The proposed Transatlantic Trade and Investment Partnership (TTIP) deal between the U.S. and the European Union is facing real issues and it is going to take time, the secretary-general of the Organization for Economic Cooperation and Development (OECD) told CNBC on Saturday.
The deal would loosen the regulatory barriers to trade between the world’s two largest trading blocs. U.S. President Barack Obama is in favor of the project, but U.S. Presidential candidate Donald Trump has been critical of multilateral trade deals that he says may harm U.S. workers and industries.
Angel Gurria, the head of the OECD, said TTIP was a win-win proposition, but that it was “so difficult and so important and that’s why it’s going to take time,” in an interview with CNBC on the sidelines of the G-20 summit in China.
In recent weeks, European politicians have complained that talks to secure a deal are failing because their U.S. counterparts will not compromise sufficiently.
Gurria pointed to the upcoming U.S. Presidential elections and the anti-free trade rhetoric in the country as challenges, along with stagnant economic growth in Europe that might spur protectionism.
“We are only two months away from the U.S. election and again the mood in the U.S. is, at least from the speeches, very anti-free trade and at the same time in Europe, you have a very low growth period,” he told CNBC.
TTIP – and its Asia-Pacific equivalent, the Trans-Pacific Partnership – are key tenets of Obama’s policies and are designed to make trade simpler by eliminating many of the tariffs in place to protect particular goods and industries.
However, they have become a target for fears about the potential negative fallout from globalization. Trump has pledged to “never sign any trade agreement which hurts our workers or which diminishes our freedom and independence.”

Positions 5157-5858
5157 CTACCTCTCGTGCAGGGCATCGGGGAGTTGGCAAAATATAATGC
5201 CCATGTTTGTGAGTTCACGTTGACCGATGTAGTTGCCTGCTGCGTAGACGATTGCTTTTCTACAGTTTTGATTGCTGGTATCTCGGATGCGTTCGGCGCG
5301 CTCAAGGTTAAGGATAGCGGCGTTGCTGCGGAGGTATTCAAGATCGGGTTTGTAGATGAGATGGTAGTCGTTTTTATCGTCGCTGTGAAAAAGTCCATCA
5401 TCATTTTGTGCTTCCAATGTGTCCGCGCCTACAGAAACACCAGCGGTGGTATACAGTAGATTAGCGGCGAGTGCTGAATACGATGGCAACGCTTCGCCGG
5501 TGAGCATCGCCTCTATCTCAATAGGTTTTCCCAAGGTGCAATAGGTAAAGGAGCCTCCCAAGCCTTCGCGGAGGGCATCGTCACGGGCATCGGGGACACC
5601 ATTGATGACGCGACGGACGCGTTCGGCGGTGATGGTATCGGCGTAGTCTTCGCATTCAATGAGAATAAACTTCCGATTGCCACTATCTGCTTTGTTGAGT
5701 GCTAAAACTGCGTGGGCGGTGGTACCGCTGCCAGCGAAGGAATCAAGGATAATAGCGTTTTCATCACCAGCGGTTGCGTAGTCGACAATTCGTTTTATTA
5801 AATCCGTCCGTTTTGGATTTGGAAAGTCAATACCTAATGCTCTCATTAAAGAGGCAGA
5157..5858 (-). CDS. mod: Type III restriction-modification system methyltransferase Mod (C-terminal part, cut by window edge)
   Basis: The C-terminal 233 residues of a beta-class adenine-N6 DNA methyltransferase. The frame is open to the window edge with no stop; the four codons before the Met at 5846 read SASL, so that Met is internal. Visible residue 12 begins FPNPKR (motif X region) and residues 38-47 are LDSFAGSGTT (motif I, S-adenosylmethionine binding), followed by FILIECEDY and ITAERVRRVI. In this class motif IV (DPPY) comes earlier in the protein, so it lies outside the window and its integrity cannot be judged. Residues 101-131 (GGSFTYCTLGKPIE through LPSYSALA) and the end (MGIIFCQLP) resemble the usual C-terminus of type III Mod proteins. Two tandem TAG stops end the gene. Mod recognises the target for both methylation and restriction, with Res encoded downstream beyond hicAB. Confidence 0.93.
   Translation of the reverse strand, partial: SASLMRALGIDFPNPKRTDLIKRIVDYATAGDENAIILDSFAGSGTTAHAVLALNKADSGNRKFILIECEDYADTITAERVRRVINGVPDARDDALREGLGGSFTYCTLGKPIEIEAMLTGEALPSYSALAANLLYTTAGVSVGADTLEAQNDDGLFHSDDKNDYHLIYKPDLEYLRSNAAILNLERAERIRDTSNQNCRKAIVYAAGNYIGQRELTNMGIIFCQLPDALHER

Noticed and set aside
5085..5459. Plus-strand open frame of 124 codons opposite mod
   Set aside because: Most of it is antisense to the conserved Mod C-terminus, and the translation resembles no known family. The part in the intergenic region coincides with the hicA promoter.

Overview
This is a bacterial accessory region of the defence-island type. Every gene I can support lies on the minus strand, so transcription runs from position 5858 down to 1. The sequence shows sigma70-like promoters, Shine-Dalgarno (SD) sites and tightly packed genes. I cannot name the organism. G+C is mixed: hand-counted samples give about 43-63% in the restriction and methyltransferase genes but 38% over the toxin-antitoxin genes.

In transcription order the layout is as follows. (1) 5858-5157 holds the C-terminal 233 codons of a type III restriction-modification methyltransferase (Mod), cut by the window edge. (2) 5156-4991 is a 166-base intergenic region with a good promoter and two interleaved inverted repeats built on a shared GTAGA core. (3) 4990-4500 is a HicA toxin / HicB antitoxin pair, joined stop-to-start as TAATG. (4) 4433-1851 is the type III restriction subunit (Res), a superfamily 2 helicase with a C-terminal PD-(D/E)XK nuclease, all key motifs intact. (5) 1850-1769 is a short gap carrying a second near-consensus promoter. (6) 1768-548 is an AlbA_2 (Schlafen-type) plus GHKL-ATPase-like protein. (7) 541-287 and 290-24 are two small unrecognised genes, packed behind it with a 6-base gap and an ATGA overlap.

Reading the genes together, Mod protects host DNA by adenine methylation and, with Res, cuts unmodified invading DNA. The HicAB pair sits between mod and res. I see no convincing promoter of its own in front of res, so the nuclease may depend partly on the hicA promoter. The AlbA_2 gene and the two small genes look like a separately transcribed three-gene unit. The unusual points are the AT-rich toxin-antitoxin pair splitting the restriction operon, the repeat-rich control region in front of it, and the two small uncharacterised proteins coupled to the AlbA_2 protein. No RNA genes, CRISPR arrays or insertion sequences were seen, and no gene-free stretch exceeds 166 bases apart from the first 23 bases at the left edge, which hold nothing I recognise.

But Roberto Azevêdo, the director general of the World Trade Organization (WTO), said the link between foreign trade and unemployment was small.
“When we talk about trade, most of the times, it’s making a relationship between trade and unemployment. Trade is not the cause of unemployment. In fact, the biggest drivers of unemployment are innovation and increased productivity. More than 80 percent of unemployment caused in those countries (U.S. and Europe) is due to those two factors, so trade is a minor component of that,” he told CNBC on Saturday on the sidelines of the G-20 summit in China.
While increased trade and the removal of barriers to trade should benefit both the U.S. and Europe, negotiations have stalled over whether the benefits would be evenly distributed.
Gurria added that global trade growth was below where it should be because of countries’ protectionism.
“Trade growth is below 3 percent, it should be at 6-7 percent and act as a locomotive and what are we seeing? We look like we’re going backwards,” he told CNBC.
“The reason is that in a crisis people want to protect ,which is exactly the wrong reaction, this is what makes the 1930s even worse when everybody closed the doors. And the idea is to have an open trade and investment regime,” Gurria later added.
French and German government ministers have blamed U.S. protectionism for the trade talks teetering on the brink of collapse – although the European Commission insisted on Monday that the “ball is still rolling” on the deal.
“Those who are protectionist are Americans; Europe is very open,” Matthias Fekl, France’s minister of state for foreign trade, tourism and French nationals abroad, told CNBC last week.
Fekl added that France was prepared to walk away from the TTIP negotiations if no progress is made.
Gurria told CNBC he hoped the deal would not fail.
“(The European Union) came out strongly saying no, (German Chancellor) Angela Merkel came out and strongly saying no, we’re on it and working on it. U.S. said we’re working it. All I’m saying is the symptoms and the signals are not good so we have to overcome them,” he told CNBC.
Meanwhile, WTO’s Azevêdo told CNBC that governments should not give up on TTIP. “A deal that important, that meaning(ful), will be tough,” he said.
“It is extremely difficult and the interests are very clear, visible and political as well, but it’s possible. We have proven (that) at the WTO often – we had the Bali deals two years ago; just last year, another one,” Azevedo added.
He said that if the TTIP talks dragged on too much, striking deal would get harder.
Azevêdo said that he was concerned about the emphasis on the negative effects of trade during the U.S. Presidential election campaign.
“That may lead to the wrong policies and the wrong decisions, as we come to the situation where a new government is in place,” he told CNBC.